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The most recent Amaya earnings call featuring second quarter results led with big news. Former CEO David Baazov resigned from “all positions” and departed the company. That may or may not have been followed by a collective company-wide sigh of relief.

Baazov had been weighing the company down for months with everything from the investigation into insider trading charges to his intention to buy Amaya. The unknowns surrounding those fluid situations were troublesome for the company in many ways, including the company’s efforts and movements in the American market.

With Baazov gone, Amaya can truly move forward.

The Burden of Baazov

There was a time when Baazov was the best thing to happen to Amaya. As chairman and chief executive officer, he took the company public and grew it into a conglomerate that was ready to take on the gaming world. And it was well on its way to doing just that.

But something happened along the way that may have been Baazov’s own doing. Whatever he did at the time of the Amaya acquisition of Rational Group (PokerStars and Full Tilt) in 2014, it prompted an investigation by the securities regulatory authority in Quebec. Suspicions and an investigation led to the AMF filing five charges against Baazov, including communicating privileged information and influencing or attempting to influence the market price of Amaya securities.

Baazov denied all allegations and declared his intent to “vigorously contest these accusations,” but months later, the charges remain pending against him, brother Josh Baazov, and friend Craig Levett.

Meanwhile, Baazov declared in February of this year that he wanted to buy Amaya. He planned to make an all-cash offer to acquire full ownership of the company, along with a group of anonymous investors. The informal offer never translated into a formal offer, despite Amaya establishing a special committee to examine the offer.

The lack of stability in the top management tier of Amaya, along with serious charges pending against Baazov, put the company in a tough spot. As of March 28, Baazov did volunteer to take a leave of absence. But the paid leave and extra costs (attorneys, auditors, etc.) were a drain on the company and left everything in limbo. The entire situation was at the mercy of Baazov.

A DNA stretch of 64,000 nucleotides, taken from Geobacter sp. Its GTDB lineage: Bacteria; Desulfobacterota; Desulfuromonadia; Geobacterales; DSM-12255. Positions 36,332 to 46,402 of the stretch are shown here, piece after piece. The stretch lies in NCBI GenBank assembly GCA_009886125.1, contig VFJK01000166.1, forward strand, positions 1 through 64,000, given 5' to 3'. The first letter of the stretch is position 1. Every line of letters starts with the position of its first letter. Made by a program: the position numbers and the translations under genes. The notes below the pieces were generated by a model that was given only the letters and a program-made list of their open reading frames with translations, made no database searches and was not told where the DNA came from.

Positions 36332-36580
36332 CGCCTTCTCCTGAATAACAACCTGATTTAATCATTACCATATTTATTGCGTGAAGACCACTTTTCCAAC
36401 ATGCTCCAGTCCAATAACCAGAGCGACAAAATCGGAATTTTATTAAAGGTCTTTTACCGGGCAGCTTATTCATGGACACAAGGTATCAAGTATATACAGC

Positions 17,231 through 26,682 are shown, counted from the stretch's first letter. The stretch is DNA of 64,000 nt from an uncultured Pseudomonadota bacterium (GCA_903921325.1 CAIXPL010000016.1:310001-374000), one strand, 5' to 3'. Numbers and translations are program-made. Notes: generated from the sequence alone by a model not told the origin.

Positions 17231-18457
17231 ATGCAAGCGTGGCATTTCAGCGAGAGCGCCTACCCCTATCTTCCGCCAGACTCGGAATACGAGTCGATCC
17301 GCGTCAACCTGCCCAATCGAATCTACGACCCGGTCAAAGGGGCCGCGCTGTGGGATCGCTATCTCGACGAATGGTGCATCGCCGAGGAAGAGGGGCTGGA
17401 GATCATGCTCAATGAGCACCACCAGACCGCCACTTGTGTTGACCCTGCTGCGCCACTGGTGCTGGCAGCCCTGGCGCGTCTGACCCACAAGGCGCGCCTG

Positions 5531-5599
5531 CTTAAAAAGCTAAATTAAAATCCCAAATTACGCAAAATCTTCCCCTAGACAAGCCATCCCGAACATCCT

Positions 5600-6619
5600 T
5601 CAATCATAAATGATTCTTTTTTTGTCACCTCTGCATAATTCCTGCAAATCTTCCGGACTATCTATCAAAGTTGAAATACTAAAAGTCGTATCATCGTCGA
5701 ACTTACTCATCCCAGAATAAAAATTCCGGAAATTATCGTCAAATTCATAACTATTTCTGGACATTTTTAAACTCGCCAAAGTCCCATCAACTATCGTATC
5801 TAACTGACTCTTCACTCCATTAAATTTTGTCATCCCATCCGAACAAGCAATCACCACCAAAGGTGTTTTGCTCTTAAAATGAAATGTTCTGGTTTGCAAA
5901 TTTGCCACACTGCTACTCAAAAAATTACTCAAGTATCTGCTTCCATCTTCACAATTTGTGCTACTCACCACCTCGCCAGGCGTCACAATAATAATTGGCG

Related: Top 6 David Baazov Jokes

The Unburdening

Finally, last week, Baazov resigned and departed. There was no mention made of the bid for Amaya or the AMF charges, only a note from the board of directors to thank Baazov for his contributions. Boom. Bye.

Rafi Ashkenazi, former CEO of Rational Group who had been named as the interim Amaya CEO in Baazov’s absence, was named as the official successor. Amaya had been happy with his service over the past few months and looked forward to Ashkenazi’s “continued success in leading the execution of Amaya’s strategy.” And when Ashkenazi took to the call, he was optimistic about new online gaming markets, including in the United States.

Instead of the company focusing time, energy, and resources on a potential buyout or takeover of the company and insider trading charges against its CEO, Amaya can move forward with a full and complete focus on growth. Of course, Baazov still owns shares in Amaya, but that is likely being discussed in order to close the door on that part of the partnership as well.

 

Positive Q2 Report

The real purpose of the earnings call was to discuss earnings, obviously. The second quarter results were generally positive, according to Online Poker Report’s summary. Revenues were up 10.2% year-on-year, net earnings and customer deposits were up, and long-term debt was down.

Poker revenue was down slightly year-on-year, from $216,053,000 in Q2 of 2015 to $215,622,000 in the same period of 2016. Revenues in markets like Spain were down, but Italy, UK, and France revenues were up. Overall, the European Union made up 63% of its poker revenue, and Amaya closed in on 71% of the entire global online poker market.

Ashkenazi noted that the PokerStars VIP program changes implemented earlier in 2016 showed “no negative revenue impact from high revenue players” but did demonstrate that “bankrolls from recreational and casual players are lasting longer.” In addition, the recent PokerStars Card Hunt promotion was so successful that it will become a permanent part of the online poker software.

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Jennifer Newell

Jennifer has been a freelance writer in the poker industry for a decade. She left a full-time job with the World Poker Tour to tell the stories of poker. She now lives in St. Louis, writes about poker while pursuing other varied interests, and speaks her mind on Twitter… a lot.

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